SEAN HANNITY, CO-HOST: Hey, Dick, it's Sean. I don't see with his positions that he's staked out in this primary that he has the ability to go to the middle as we discussed last week.

I want to go to the biggest issue on the political landscape today, and it's the economy. We had, economic growth, 7.2 percent in the third quarter, the biggest number in 20 years. Construction up 1.3 percent. Stocks now have hit a 17-month high. Manufacturing the best month since -- we've had since 2000.

The economy, if this keeps up, will not be an issue a year from now.

MORRIS: Well, it may be an issue on the other side. I think that Bush could really benefit from it.

HANNITY: That's what I mean.

MORRIS: Look, it makes sense. This is the first quarter economic growth after statistics after the Iraq war. So what happened was, America was just beginning to recover from the recession, you know, the usual recession, Bush has whenever he takes office.

Then 9/11 came and it scared the daylights out of everybody, killed the economy, stopped economic growth.

And then just as we were pull out of it, Bush began to go after Saddam Hussein (search). And everybody worried about oil prices and the economy coming to a standstill and a global Arab OPEC (search) oil boycott again. And the economy stood still. In the middle of a war it's going to stand still.

And then the first quarter after the war the pent up effect of these tax cuts and of the racing economy itself really hit it. And I think this is going to be a big positive for Bush.

HANNITY: Let me -- you know and you've had a personal relationship with Zell Miller over the years. You know him very well.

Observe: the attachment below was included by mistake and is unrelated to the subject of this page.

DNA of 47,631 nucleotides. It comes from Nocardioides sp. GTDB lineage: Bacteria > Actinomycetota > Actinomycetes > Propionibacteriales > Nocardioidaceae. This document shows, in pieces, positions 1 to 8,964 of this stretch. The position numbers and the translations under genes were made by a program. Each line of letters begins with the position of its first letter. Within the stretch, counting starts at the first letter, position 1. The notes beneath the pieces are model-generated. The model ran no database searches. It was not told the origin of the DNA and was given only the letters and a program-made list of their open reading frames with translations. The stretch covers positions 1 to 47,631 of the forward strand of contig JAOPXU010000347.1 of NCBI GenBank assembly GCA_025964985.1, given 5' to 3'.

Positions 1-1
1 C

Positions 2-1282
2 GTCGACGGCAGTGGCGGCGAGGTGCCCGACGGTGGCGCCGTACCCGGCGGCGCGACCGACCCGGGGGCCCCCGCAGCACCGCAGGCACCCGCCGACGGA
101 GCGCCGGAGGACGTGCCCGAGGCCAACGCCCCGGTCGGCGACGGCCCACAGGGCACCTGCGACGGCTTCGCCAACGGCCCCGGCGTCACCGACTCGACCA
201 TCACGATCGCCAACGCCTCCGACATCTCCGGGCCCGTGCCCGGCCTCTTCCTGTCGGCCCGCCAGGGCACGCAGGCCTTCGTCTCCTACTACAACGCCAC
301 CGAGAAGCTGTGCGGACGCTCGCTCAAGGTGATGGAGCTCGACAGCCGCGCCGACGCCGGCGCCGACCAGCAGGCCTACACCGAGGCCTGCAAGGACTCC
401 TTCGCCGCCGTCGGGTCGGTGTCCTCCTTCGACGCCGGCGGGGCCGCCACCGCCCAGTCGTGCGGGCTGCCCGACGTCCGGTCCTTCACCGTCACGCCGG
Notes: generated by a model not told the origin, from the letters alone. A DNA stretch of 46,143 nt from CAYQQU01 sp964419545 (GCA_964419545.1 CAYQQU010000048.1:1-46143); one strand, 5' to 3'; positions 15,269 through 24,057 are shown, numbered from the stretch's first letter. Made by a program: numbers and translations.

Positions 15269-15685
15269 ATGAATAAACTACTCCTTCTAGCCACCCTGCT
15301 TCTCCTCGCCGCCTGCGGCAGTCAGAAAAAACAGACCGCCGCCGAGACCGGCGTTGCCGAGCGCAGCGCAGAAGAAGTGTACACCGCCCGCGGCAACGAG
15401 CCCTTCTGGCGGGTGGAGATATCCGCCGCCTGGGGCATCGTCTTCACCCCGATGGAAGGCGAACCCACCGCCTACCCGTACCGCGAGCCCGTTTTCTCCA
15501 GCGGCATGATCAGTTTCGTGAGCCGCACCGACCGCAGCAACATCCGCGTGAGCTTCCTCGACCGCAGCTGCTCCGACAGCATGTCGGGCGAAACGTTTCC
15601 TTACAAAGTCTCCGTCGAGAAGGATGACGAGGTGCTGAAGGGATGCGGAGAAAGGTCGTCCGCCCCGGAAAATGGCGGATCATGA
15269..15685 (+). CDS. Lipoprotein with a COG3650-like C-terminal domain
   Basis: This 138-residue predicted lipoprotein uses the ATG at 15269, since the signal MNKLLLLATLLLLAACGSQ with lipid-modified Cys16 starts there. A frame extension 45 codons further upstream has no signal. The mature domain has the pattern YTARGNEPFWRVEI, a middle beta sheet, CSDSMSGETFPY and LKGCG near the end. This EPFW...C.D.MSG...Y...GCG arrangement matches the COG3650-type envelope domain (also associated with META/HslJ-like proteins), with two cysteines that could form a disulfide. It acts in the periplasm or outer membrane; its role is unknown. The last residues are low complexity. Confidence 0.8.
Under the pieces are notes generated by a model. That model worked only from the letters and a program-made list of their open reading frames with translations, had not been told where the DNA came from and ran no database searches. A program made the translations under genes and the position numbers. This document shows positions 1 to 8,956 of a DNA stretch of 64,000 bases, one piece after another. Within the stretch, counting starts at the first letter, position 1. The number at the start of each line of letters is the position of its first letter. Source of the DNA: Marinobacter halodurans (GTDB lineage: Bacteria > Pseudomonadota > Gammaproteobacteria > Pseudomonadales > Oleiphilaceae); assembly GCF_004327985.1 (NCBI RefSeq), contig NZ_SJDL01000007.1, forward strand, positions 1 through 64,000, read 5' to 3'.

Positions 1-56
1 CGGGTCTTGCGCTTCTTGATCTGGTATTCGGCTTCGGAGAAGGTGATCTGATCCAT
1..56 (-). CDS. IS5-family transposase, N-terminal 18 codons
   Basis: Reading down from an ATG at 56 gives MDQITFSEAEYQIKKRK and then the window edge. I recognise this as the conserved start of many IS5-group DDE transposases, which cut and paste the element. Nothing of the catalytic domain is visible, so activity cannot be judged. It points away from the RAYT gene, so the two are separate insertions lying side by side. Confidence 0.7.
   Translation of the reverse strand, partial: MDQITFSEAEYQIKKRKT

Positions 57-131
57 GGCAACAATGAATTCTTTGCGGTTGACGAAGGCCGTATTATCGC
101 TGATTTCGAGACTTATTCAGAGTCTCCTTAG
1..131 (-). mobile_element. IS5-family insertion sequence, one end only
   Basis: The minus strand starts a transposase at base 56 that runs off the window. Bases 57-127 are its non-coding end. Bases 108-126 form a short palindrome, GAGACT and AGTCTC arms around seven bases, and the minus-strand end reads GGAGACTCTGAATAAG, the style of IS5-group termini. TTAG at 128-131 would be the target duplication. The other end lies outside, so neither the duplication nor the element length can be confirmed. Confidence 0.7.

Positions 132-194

MORRIS: He was my client.

HANNITY: Here's a guy that has come out with this book. It will be a best seller, it's just a matter of, you know, where it is on the list. He writes a piece in the Wall Street Journal today, "George Bush and the naive nine," a national party no more is what he is saying.

I think he's basically laid out a prescription for better health for the Democratic Party, but they're not going to listen.

MORRIS: Right. The Democratic Party this year has been captured by the activists. It's going through much the same process that perhaps the Republican Party did in 1994, when the right wing kind of took it over for the Gingrich agenda.

And it's a process that ultimately is not healthy for a political party. It drags it so far to the left. I mean, it's as if this party were written and choreographed by Michael Moore (search). I mean, it is a party that's increasingly losing touch with the values of the average American.

And I think that also, it's a party that is too obviously betting on failure. Failure in the economy, failure in Iraq, failure in all kinds of sectors. And I think that American people are not happy about that.

HANNITY: Yes. And then, for them to succeed and get some power back, bad things have to happen. That is not a good position to be in.

MORRIS: Exactly.

HANNITY: And to attack the president, as he said, every single day.

MORRIS: One of the most interesting things in the most recent polling is that Wesley Clark's negatives have doubled. They've gone from 11 percent to 20 percent in the last four weeks.

COLMES: All right, Dick, we're just out of time. We thank you for being with us tonight.